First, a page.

If you don’t know the answer to the question… at times it helps to at least know what the question is. That was our thought today as we started to set out yet another IMRA issue.

First is a chart comparison between the cross rate of the Australian dollar (AUD) futures and Canadian dollar (CAD) futures along with U.S. 3-month TBill yields from 2003 to the current time frame.

The AUD/CAD represents a number of themes. The Aussie dollar tends to be more closely associated with Asian growth while the Cdn dollar is tied to North American health. Both trade up and down with commodity prices but the AUD is more sensitive to the trend for copper. Key trend changes for this cross rate also tend to be associated with key trend changes for the direction of interest rates.

The AUD/CAD hit a peak around 1.05 back in 2004 just ahead of the start of rising short-term interest rates. An argument could be made that the recent run back up to the 1.05 level returned the relative value of the Aussie currency to the Cdn currency to the same levels that preceded the start of an upward trend for yields more than seven years ago.

Below we have included the same comparison from 1993 into the very start of 1996.

The AUD/CAD has moved above 1.05 on only one occasion over the past few decades. The chart shows that the cross rate rose to 1.10 around the end of 1994.

The end of 1994 was auspicious for a number of reasons. First, it marked the high point for short-term yields and the end of one of the worst bond bear markets in decades. Second, it ushered in the start of an equity bull market that pushed prices higher through into 2000.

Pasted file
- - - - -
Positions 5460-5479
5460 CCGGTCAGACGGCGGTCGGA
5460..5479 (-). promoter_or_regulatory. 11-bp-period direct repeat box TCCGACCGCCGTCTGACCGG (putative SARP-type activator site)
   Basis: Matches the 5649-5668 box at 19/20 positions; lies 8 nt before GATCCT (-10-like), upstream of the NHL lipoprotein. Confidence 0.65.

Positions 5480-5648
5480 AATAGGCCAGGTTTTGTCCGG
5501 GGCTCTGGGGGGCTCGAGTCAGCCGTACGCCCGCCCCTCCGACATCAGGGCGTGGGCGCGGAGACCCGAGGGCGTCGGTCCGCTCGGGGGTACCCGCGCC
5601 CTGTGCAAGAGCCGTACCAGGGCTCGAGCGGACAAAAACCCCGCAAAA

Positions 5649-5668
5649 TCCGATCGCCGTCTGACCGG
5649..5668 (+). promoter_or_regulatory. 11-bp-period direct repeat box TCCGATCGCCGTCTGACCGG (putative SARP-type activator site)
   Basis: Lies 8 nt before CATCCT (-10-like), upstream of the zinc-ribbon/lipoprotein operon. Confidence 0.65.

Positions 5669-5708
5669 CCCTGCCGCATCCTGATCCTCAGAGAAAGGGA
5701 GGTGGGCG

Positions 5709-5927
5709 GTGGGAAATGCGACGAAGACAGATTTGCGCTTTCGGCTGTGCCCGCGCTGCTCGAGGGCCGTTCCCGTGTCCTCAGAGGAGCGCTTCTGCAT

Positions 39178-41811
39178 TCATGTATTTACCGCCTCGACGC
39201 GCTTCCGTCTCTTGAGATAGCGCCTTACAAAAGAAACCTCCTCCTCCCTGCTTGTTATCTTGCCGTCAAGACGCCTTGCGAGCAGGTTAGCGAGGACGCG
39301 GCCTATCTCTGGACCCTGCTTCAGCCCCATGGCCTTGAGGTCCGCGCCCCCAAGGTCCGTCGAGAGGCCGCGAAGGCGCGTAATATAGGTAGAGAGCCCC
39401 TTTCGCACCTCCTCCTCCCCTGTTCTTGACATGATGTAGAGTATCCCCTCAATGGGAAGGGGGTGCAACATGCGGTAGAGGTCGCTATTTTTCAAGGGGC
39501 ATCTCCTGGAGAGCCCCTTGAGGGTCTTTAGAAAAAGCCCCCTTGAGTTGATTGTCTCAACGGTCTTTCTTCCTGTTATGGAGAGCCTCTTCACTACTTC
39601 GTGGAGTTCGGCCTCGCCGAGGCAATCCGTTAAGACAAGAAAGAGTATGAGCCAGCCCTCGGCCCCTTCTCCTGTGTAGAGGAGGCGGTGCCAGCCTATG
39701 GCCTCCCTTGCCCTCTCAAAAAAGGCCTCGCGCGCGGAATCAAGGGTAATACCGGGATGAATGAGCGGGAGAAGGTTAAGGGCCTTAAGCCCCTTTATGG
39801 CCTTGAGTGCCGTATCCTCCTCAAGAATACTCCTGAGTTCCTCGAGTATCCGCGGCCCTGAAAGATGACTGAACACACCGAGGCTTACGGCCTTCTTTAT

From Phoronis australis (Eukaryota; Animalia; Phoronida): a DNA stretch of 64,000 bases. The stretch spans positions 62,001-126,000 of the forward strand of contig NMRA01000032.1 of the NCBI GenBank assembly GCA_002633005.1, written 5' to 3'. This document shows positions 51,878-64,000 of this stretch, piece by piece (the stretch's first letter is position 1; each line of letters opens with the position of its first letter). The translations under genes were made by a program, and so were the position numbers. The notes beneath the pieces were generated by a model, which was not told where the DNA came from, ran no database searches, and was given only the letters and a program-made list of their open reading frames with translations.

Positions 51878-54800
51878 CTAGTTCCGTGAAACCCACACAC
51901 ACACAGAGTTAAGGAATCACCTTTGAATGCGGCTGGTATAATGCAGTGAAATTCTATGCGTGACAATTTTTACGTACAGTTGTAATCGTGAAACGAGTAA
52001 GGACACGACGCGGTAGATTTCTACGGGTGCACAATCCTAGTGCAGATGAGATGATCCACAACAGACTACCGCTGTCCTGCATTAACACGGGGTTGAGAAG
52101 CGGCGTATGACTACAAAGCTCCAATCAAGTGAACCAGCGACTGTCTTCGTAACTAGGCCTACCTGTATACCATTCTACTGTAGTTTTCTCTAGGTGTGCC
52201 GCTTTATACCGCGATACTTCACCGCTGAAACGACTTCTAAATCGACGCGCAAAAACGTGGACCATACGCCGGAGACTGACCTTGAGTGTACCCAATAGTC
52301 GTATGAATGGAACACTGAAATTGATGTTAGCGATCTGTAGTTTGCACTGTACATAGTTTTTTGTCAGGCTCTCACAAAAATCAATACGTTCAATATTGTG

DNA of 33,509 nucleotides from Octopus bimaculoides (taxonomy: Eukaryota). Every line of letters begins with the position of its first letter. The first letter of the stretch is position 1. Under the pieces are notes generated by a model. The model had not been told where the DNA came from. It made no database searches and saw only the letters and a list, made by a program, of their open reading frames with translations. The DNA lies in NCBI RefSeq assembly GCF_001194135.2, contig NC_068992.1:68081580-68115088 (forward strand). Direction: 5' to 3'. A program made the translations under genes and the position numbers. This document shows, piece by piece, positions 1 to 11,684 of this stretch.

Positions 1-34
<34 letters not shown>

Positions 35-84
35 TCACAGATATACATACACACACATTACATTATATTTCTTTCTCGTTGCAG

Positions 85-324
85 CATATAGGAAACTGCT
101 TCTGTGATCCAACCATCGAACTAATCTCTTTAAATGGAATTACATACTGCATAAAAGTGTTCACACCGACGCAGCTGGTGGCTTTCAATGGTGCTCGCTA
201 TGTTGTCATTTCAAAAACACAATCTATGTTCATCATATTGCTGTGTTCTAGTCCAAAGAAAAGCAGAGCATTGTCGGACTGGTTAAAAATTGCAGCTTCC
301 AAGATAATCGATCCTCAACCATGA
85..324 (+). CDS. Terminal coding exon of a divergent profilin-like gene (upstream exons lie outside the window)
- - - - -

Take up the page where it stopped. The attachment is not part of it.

The point is that on two prior occasions a cycle peak for the AUD/CAD cross rate has marked an extraordinarily pivot point for the direction of yields. In 2004 it went with the start of rising yields while back in 1994- 95 it ushered in a trend towards falling yields.

If we do not know the answer we at least have a grasp on what the question might be. Are interest rates ready to move higher or lower? One answer, we suppose, would be ‘yes’.



Equity/Bond Markets

Let’s attempt to put this into some form of perspective through the inclusion of a chart of the spread between 10-year and 3-month Treasury yields.

In due course the yield curve is going to flatten. We suspect that the spread between 10-year yields and 3-month yields can not remain above 2.5%… forever.

The problem is that the yield curve can flatten in one of two ways. In 2004 the yield spread started to decline as short-term yields began to rise. This is the preferred route because it pushes us away from the sinkhole of deflation and suggests that we have a year or three worth of respite from impending economic doom.

The alternative to rising short-term yields is… falling long-term yields. Similar to the U.S. Japan has 0% short-term yields and 10-year yields of just over 1% (1.02% last seen). If the economic recovery fails it is almost certain that U.S. 10-year yields are going sub-2%.

So… the argument is that a cycle peak for the AUD/CAD marks a key trend change point for yields. The two alternatives are that U.S. short-term yields are set to rise or long-term yields are ready to decline.

Below is a comparison between 3-month eurodollar futures and 3-month euribor futures. We are looking at short-term U.S. debt prices and short-term Eurozone debt prices.

In the good old days short-term debt prices rose and fell in tandem. In recent years, however, the ECB’s urge for independence has led to fairly major divergences. Between 2004 and 2005 U.S. yields rose while European yields remained flat. In 2007 U.S. yields began to decline while European yields remained  high. Since the start of 2010 European yields have been rising while U.S. yields have remained at the lows.

The point? A major trend change could involve upward pressure on U.S. short-term yields or downward pressure on European yields.